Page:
MERIDEN — Michael Miller sat on a white board over a blue tank that was filled with water behind Lincoln Middle School Tuesday morning.
Miller’s students took turns hurling a ball toward a red target. When the ball hit that target and the board collapsed, Miller and other teachers who sat above the tank were plunged into the chilly water below — much to their students’ delight.
Other students squealed with excitement as they ran and jumped through bounce house obstacle courses, tossed bean bags, sat for face painting and other activities.
Those activities were all part of a carnival themed event this week to cap off the school district’s Extended School Year program. The program specifically serves more than 200 students across the city who have been identified as having special needs — including intellectual disabilities and behavioral needs. Some 65 Meriden Public Schools staff members, including teachers, paraprofessionals, behavior technicians, speech pathologists and other staff, have been working with those students since the program began in early July.
The program seeks to provide students with resources and activities in a sensory friendly and safe environment.
Like Tuesday’s carnival, some of the program’s activities are structured as reverse field trips. So instead of taking students to a petting zoo, for example, educators have brought those activities directly to their students.
Victoria Ryan, head of behavior analysis and social emotional learning for Meriden Public Schools, served as ringmaster of the carnival. She wore a bright red tailcoat with a gold trim lapel and shoulder pads and a black top hat as part of the festivities.
Ryan explained that starting with last year’s Extended School Year program, its leaders began thinking about how to use funds to provide students with even more enriching, yet still sensory friendly, experiences.
The program seeks to help students maintain the progress and skills they’ve developed over the past school year, while helping prepare them for the upcoming school year.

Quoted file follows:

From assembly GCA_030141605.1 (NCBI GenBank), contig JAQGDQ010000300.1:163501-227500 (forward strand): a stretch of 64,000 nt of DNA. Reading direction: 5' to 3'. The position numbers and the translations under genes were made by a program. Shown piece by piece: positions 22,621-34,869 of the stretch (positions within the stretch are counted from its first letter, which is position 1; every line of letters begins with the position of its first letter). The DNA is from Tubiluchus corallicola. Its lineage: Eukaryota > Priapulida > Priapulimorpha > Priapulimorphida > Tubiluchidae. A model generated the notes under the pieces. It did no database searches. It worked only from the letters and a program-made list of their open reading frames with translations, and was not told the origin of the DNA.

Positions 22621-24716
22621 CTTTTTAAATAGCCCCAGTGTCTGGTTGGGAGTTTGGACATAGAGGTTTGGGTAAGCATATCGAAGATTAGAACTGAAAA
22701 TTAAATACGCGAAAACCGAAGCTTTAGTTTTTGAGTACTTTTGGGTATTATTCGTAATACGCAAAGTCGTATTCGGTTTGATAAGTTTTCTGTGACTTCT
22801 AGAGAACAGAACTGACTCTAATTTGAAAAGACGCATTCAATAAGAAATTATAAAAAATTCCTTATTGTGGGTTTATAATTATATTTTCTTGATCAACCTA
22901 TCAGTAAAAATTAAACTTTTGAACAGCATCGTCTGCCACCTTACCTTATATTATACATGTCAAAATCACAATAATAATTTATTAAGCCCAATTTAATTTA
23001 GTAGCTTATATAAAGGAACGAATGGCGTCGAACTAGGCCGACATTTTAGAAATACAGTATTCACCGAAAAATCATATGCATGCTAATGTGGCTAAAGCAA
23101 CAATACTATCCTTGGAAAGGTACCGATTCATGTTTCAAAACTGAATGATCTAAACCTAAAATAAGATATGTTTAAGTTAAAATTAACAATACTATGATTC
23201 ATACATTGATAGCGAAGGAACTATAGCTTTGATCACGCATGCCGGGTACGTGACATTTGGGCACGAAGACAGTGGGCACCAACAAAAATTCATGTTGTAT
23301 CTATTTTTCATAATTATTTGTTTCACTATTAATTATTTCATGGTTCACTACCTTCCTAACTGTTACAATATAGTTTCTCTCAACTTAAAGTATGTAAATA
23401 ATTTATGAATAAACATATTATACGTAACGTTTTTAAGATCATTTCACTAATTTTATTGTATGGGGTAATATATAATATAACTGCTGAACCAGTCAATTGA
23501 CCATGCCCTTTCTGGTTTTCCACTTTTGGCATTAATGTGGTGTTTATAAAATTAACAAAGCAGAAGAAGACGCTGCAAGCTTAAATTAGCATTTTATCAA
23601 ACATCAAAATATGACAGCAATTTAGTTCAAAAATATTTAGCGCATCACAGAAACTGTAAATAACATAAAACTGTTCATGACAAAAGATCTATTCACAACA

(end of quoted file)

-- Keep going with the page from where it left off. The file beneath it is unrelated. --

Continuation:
Tuesday morning’s activities included the dunk tank, bounce house obstacle courses, bean bag tosses and other activities, along with snacks that one might eat at traditional carnival.
“We’ve been having so much fun,” Ryan said.
For some students it’s four weeks. For other students it’s five weeks, depending on their levels of need.
The youngest students are in early elementary grades, with the program also serving middle school and high school students as well. According to the state Department of Education, students who receive special education services that fall under the Individuals with Disabilities Education Act are eligible to continue to receive those services until they reach 22 years old, or until they receive a high school diploma.
The program began July 5 and continues until July 28 for most students. The summer program for students on the autism spectrum will continue for an additional week, into early August.
Miller, a Meriden native, is an instructor with the district’s Venture Academy program, which serves high school aged students with special needs. It’s Miller’s second year with the summer program.
Miller described the program as fantastic. He said it allows him to work with a variety of students — including those with intellectual disabilities. At Venture Academy, Miller works primarily with students who have been determined to have emotional disturbance — often the result of trauma.
“For the kids, it’s fantastic, because it keeps them tied into school in ways that have a big impact in the fall,” Miller said. “When they come in, they have a regular schedule. They see an agenda. But they have a lot more close teacher interactions and they have more fun.”
Staff, like Miller, are working with smaller groups of students than they would during the school year, enabling them to build communities in those smaller settings, working on skills they’ve developed previously as well as new ones.
Students who may be reserved or experience other behaviors when in larger settings can work on their skills in that smaller environment, which also allows for closer teacher interactions.